Last week’s article discussed how to respond to a wedding invitation and how to generally be respectful of the families that are planning this special event. So, now that you are attending, here are some tips on planning ahead for attending this wedding day.
Planning What to Wear? : The invitation will often indicate dress formality. It will often say black-tie, black-tie optional, or formal attire – or nothing at all will be written about dress. Sometimes the location will give you a clue about what should be worn. Some country clubs or hotels have reputations for being particularly formal. Black-tie and formal attire means you wear a tuxedo. Black-tie optional means a tuxedo or a suit and tie will be acceptable. Beyond that, a suit and tie for men, and a dress or pantsuit for women is appropriate. Unless you have been told otherwise, never wear jeans and T shirts, or the like, to a wedding. If you are not certain, you can contact the reception location and ask if they have a dress code, or if they know the formality of the affair you are being invited to. Guests should also not try to dress in the bridal party colors (often used in the invitation). This is so the bridal party stands out and appears different among the guests.
Gift Etiquette: The next item on your agenda is a gift. You may contact the bride’s family to ask if the couple is registered somewhere for gifts if the invitation didn’t mention this on a card enclosed somewhere. Most stores have on-line lists available; you can let your fingers do the shopping and have the item shipped directly to the couple. This really makes it painless; you know your gift will be wanted. Also, the store is generally easier on returns for the couples registered with them. Should you buy a requested gift somewhere other than where they are registered, it is nice to call the store with the registry and tell them the gift has been purchased. This will keep duplicates from occurring. It is also appropriate and proper to send the gift ahead of the wedding day. It should be delivered to either the bride’s parents or the bride herself. Send the gift to the return address on the back flap of the wedding invitation if nothing else is provided.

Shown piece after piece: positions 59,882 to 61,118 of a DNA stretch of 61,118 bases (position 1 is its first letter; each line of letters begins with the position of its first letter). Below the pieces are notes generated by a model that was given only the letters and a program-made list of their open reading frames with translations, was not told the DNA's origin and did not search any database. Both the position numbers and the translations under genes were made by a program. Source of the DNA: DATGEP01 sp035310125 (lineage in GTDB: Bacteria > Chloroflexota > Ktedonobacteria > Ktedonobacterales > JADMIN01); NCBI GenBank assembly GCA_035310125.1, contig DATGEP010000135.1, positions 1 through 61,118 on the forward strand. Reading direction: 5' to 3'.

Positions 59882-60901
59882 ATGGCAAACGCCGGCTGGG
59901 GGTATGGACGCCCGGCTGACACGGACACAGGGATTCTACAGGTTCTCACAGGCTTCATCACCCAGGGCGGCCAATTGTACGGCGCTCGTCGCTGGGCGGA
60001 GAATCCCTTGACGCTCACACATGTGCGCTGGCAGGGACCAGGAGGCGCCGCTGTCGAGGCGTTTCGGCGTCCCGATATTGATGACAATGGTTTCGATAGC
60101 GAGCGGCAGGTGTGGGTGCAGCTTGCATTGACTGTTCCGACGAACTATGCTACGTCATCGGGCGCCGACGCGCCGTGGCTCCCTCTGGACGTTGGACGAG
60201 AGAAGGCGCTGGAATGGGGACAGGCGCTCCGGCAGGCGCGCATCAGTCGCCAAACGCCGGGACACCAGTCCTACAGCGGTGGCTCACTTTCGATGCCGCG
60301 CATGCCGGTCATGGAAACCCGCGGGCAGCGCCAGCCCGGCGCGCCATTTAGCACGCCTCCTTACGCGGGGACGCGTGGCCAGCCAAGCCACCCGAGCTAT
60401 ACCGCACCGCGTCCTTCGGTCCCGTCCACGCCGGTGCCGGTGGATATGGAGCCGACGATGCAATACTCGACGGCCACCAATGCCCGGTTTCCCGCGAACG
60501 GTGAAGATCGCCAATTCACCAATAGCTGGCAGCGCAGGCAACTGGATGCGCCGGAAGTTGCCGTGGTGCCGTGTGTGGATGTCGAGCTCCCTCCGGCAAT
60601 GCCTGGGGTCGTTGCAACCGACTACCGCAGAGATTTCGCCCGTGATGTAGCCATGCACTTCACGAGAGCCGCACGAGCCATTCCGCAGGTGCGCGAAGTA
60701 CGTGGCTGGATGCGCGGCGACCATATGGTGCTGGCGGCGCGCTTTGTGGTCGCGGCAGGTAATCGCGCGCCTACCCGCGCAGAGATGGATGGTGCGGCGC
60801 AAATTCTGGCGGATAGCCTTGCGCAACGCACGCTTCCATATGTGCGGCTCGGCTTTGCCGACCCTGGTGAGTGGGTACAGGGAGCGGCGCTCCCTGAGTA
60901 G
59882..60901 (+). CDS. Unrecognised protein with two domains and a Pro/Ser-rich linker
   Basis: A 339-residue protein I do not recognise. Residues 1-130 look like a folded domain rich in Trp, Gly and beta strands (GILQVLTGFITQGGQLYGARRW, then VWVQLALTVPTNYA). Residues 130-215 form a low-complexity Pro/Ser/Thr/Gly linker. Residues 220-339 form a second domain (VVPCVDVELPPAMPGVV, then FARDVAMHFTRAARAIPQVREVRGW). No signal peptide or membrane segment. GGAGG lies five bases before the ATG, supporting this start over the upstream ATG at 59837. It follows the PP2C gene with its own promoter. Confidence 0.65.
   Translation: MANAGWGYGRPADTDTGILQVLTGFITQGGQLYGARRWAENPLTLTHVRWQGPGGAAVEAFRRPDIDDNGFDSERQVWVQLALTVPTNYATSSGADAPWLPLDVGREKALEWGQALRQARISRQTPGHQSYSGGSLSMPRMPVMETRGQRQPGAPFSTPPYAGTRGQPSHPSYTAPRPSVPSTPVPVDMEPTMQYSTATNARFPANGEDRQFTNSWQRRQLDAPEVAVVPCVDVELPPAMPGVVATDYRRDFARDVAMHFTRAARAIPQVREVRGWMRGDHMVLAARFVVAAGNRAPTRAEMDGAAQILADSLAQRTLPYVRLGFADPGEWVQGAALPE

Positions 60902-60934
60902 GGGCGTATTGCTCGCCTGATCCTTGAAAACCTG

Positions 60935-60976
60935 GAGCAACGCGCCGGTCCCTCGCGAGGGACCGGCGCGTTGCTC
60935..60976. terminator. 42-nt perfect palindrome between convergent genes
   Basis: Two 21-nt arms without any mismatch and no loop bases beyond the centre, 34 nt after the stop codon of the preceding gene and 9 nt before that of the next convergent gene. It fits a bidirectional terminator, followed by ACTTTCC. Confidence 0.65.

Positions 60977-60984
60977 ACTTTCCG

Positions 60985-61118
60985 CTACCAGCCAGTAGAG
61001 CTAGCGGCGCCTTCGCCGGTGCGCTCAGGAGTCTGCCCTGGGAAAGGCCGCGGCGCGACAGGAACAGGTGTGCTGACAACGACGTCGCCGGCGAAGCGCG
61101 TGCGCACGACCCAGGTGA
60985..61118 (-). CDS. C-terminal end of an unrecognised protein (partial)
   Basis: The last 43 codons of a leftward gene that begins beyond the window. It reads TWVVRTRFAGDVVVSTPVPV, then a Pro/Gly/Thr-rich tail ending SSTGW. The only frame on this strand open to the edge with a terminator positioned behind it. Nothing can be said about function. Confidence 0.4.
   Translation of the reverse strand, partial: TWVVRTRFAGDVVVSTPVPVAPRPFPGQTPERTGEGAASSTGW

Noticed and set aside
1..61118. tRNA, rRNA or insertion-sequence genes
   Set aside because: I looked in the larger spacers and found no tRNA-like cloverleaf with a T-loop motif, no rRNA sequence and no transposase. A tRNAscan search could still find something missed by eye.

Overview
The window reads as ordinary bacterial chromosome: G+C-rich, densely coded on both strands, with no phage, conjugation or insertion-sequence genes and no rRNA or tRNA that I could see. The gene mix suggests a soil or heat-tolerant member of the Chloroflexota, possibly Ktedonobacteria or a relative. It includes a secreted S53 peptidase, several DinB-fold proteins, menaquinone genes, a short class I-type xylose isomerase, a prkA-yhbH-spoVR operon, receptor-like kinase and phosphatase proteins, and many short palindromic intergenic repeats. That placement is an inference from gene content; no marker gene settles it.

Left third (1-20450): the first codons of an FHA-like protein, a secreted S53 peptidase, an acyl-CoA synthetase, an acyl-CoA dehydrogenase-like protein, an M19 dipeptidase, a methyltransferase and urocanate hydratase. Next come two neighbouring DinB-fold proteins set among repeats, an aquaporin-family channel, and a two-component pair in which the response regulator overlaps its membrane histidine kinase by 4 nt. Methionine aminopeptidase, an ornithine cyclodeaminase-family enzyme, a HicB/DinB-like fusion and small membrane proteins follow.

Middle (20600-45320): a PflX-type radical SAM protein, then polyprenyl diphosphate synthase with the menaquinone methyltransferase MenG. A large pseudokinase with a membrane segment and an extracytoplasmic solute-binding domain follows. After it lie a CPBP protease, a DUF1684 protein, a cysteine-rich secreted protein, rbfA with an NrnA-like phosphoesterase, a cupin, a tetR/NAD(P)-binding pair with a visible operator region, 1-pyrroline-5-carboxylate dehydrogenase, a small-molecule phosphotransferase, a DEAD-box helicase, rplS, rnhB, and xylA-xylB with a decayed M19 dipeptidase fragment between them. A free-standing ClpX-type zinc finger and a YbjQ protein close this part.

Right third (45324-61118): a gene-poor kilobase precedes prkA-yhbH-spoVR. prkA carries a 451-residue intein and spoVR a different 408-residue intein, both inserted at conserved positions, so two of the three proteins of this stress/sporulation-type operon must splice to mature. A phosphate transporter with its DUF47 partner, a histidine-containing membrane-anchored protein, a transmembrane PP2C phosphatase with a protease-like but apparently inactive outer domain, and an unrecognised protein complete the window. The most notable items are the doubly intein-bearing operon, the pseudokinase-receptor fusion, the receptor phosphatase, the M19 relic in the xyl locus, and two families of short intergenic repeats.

Let’s say the couple is having their second marriage or they just seem to have everything and you don’t know what to do. Consider gift certificates to their favorite nice restaurant with a special bottle of wine from you. Also, theater tickets and other “experiences” make lovely gifts too.
If you do bring the gift to the wedding, bring it into the reception, not the ceremony. Generally there will be a receiving table or person taking care of incoming gifts. A thank-you note should be received from the couple within two months after the event. If you do not receive one, contact the bride and groom or mother of the bride to be sure your gift was received and not lost in shipping or transporting. You may not have received a thank-you card because they may not have received your gift! This was the case with my own wedding gift registry as the store forgot to ship the gift a friend had ordered and paid for. When the friend hadn’t received an acknowledgment for the gift, they called to make sure I had received it and, sure enough, I hadn’t.
Watch for Part 3 of How to Be the Perfect Wedding Guest, coming next week: “All Dressed up with Somewhere to Go!”
Ask a question for the column and I will address it at the appropriate time. Email questions to Coach Juli, PCC, at firstname.lastname@example.org and put “question for column” in the subject line and they will be answered right here – your name is not used.